National Geographic : 1955 Feb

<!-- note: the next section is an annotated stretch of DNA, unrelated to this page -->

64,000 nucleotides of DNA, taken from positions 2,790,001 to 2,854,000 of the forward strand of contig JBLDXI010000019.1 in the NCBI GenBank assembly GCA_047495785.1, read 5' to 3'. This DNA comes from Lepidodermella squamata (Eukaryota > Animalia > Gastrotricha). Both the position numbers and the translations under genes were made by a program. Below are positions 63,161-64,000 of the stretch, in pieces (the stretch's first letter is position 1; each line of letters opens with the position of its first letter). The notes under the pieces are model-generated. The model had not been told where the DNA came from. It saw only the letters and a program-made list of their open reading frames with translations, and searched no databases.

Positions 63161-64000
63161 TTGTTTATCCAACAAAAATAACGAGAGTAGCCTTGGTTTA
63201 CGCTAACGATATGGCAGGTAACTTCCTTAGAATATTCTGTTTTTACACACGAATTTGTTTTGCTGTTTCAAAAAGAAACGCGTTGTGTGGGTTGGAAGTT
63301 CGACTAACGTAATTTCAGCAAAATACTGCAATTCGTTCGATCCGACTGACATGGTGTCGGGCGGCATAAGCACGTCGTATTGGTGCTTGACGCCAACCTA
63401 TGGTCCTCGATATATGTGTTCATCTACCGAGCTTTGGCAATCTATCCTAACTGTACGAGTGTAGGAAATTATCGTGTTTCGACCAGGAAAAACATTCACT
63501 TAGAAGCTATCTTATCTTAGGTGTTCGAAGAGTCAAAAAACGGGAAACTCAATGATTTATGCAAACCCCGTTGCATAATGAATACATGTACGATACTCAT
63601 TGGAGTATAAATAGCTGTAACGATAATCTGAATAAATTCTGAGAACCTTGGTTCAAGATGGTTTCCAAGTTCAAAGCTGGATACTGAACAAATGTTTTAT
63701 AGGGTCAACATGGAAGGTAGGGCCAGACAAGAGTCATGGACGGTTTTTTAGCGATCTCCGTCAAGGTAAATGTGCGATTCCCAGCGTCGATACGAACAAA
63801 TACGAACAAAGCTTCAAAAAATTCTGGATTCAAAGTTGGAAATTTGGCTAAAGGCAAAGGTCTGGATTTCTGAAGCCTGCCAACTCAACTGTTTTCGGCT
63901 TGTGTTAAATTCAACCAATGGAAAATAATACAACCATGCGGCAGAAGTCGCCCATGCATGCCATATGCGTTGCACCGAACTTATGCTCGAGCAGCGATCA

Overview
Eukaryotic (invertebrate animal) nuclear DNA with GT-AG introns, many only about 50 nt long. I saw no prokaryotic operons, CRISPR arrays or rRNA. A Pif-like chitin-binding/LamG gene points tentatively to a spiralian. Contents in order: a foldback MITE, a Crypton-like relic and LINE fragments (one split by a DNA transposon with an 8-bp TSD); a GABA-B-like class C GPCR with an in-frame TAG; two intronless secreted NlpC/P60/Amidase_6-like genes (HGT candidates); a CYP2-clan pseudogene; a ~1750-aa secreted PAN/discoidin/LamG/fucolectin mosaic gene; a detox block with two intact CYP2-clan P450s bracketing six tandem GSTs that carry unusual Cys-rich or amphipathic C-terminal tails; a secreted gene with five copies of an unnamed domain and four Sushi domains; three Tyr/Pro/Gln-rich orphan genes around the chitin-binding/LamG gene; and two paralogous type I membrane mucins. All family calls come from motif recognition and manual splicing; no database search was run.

278 - '. 5 Army Offlcial War Came to Okinawa on Easter Sunday, 1945, and Left a Shambles Operation Iceberg, a fierce 93-day campaign, cost the United States nearly 50,000 dead and wounded; 111,000 Japanese were killed. Fighting centered in the heavily populated southern sector of the island. Nine tenths of the homes were destroyed. Bombs and shells stripped away vegetation. At battle's end this battered chapel was one of the few buildings left standing in Shuri. American artillerymen survey the ruins. "The sake has just begun to flow," he an swered. It was flowing freely when we left. When we were finally in the swing of our first year on the island, we realized that we were having countless good times with the Okinawans and that we were making many friends among them. Our own living was pleasant. We re decorated the Quonset, and our vegetable gar den groaned with produce. We transplanted 2,000 lily and gladiolus bulbs to our yard from the hills where they were growing wild. The maid service was excellent. Yes, life for us was grand! However, one cannot exist facing a mirror. The native picture was ever-present. The Ryukyu Islands, of which Okinawa is the largest (67 miles long and from 2 to 18 miles wide), officially became part of the Japanese Empire in 1879 (map, page 268). The island had long had a deficit economy, and labor had always been its greatest salable commodity. That Okinawa could ever become self-suffi cient was doubtful. Nevertheless, it was ap palling to realize that the people were living in total dependence upon United States aid and that there was no way in which they could move toward self-sufficiency. The Island Devastated One would have had to see the island when we arrived to believe that devastation could be so complete.* Industrial and commercial facilities had been totally destroyed. War debris covered the southern end of the island; farmlands were ruined; there was lack of maintenance and no tools with which to * See "Okinawa, Threshold to Japan," by Lt. David D. Duncan, USMC, NATIONAL GEOGRAPHIC MAGAZINE, October, 1945.